Five tips for adding splashy art to your PowerPoint presentations

Presentations are often dull and predictable, but they don't have to be. With a few simple tricks, you can turn photos, graphics -- even clip art -- into stylish artistic elements.

If you think PowerPoint is just for charts and bullets, you should think again. PowerPoint has a number of features (some new) that will set your artistic side free. The following tips introduce a few simpler possibilities. You don't need to be a PowerPoint expert or an artist. You just need a little time to experiment.

1: Ungroup clip art files to change colors

You might think clip art is a take-it-or-leave-it element, but that's not correct. Figure A shows a before and after set. I ungrouped the graphic elements (vector objects), changed the line color to orange, and increased the line size.

Figure A

You can outline each vector object to add a new dimension to an otherwise ordinary piece of clip art.
To ungroup vector objects, select the entire image, click the Arrange drop-down (in the Drawing group on the Home tab), and choose Ungroup. In PowerPoint 2003, right-click the Picture and choose Edit Picture. Right-click again and choose Grouping and then Ungroup. If you receive a message about the file not being a group, click OK and repeat the Ungroup selection. PowerPoint selects the individual vector objects, as shown in Figure B. Right-click the image, choose Format Object ,and alter the line color and style. It's an interesting change for so little work!

Figure B

Ungroup the vector objects to select them individually.

2: Apply artistic effects

Some astounding artistic effects require almost no work at all. Start by inserting a photograph and then just experiment. I started with the photo on the left in Figure C. With just a few clicks, I turned it into the picture on the right by choosing Glow Edges. It's extreme, but there are more subtle choices. The artistic effects are in the Adjust group on the Format tab. (This feature isn't available in PowerPoint 2003.)

Figure C

Turn an ordinary photograph into a work of art.

3: Soften edges to hide problems

Sometimes, a picture presents a problem. Figure D shows an old photograph that needs cropping. But instead of traditional cropping, I inserted the photo into an oval AutoShape and then softened the edges. Doing so masks the background without eliminating it. The auto and the edge of the house add character, and you'd lose that with a traditional crop.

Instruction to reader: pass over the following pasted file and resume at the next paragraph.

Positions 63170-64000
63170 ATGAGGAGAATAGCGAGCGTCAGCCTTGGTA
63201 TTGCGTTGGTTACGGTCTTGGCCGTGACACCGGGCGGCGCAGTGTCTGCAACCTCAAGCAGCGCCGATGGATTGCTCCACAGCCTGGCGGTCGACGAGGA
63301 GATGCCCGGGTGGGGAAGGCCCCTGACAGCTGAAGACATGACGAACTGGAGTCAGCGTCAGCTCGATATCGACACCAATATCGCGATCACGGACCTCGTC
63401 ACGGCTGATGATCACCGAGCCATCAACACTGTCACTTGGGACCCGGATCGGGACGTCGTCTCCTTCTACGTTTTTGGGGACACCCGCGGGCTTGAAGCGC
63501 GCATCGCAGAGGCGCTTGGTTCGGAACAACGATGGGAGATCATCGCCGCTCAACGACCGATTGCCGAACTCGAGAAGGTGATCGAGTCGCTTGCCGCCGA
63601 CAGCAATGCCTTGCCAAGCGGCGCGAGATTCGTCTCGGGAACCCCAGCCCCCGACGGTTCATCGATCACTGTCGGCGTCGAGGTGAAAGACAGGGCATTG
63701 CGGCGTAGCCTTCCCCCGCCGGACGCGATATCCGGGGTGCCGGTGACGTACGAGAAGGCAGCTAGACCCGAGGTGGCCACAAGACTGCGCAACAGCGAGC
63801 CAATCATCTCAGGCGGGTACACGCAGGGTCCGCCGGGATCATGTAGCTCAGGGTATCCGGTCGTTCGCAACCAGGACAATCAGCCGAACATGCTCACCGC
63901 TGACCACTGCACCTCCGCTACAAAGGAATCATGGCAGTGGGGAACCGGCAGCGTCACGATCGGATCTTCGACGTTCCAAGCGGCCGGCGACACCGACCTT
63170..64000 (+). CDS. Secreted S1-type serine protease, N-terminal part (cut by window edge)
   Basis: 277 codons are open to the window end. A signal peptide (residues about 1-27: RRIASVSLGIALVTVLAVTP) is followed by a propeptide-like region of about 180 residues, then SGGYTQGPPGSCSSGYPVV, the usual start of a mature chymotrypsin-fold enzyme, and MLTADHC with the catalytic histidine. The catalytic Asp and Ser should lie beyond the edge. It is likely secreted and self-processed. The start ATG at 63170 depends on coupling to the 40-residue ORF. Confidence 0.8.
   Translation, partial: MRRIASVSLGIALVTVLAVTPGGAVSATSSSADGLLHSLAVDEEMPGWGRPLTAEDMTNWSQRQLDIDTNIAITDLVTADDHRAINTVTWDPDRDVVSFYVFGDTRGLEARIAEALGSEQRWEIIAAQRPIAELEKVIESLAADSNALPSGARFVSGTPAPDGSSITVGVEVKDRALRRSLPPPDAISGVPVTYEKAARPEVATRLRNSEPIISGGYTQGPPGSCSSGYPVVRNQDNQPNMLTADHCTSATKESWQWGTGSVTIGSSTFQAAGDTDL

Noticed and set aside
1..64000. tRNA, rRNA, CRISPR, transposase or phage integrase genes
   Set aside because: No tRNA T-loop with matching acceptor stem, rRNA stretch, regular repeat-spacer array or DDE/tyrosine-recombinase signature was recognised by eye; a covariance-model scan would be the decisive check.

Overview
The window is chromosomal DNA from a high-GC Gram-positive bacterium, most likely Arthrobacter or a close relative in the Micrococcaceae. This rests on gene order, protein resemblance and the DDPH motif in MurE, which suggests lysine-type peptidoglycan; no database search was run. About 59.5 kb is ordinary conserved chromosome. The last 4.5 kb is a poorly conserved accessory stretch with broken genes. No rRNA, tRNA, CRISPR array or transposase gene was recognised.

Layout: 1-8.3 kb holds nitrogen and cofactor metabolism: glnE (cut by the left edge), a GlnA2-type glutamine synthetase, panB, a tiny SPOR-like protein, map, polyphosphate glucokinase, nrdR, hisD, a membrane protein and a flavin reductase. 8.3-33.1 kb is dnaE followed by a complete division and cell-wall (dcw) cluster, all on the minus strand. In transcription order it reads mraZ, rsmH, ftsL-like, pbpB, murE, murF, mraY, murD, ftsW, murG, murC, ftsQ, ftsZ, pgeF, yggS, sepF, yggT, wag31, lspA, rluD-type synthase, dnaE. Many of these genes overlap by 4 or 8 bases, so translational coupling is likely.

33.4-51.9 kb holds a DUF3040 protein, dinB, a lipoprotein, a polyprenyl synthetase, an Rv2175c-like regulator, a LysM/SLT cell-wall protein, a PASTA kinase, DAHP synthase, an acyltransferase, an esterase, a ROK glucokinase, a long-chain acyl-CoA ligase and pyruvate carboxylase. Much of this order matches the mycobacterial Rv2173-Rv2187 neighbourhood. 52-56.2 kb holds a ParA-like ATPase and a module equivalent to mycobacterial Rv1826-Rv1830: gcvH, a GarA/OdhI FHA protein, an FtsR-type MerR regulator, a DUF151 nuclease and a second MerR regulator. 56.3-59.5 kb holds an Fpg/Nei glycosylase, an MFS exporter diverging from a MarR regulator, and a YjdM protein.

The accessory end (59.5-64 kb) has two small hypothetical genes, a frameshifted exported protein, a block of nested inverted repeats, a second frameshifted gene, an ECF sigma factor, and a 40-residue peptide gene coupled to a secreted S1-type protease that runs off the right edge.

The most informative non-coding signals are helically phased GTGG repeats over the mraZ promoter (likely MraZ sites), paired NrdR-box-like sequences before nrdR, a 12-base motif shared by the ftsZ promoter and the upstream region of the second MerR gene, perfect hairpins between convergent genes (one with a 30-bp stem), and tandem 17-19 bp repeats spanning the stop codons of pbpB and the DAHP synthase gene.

Figure D

Soften edges to retain characteristics without allowing them to overpower the subject.

Right-click the filled AutoShape and choose Format Shape. Select Glow and Soft Edges in the left pane and set the Soft Edges Size setting to 75%. (This feature isn't available in PowerPoint 2003.)

4: Discard the background

In the last tip, I retained a picture's background while pulling focus to a centralized element. Sometimes, though, you'll want to discard the background as shown in Figure E. The process isn't always easy in PowerPoint, so start with a simple picture.

Figure E

Use PowerPoint's Remove Background tool to keep just the element you want.
Double-click a photo and then click the Remove Background tool in the Adjust group. PowerPoint will shade the background elements, as you can see in Figure F. Use the Mark Areas To Remove and the Mark Areas To Keep tools to remove and retain small areas. (This feature isn't available in PowerPoint 2003.)

Figure F

PowerPoint will discard everything in purple.

5: Move beyond the default

A few settings can quickly change the mood of a graphic or photo. Figure G and Figure H show just two possibilities for enhancing the slide produced in #2, and both are as easy as flipping a switch. Right-click the picture and choose Format Picture. Then, experiment with the Picture Corrections and Picture Color settings. You can always click Reset if you don't like the result.

Figure G

Setting the brightness to 60% makes things pop.

Figure H

Turning up the temperature produces warmer colors.


Susan Sales Harkins is an IT consultant, specializing in desktop solutions. Previously, she was editor in chief for The Cobb Group, the world's largest publisher of technical journals.

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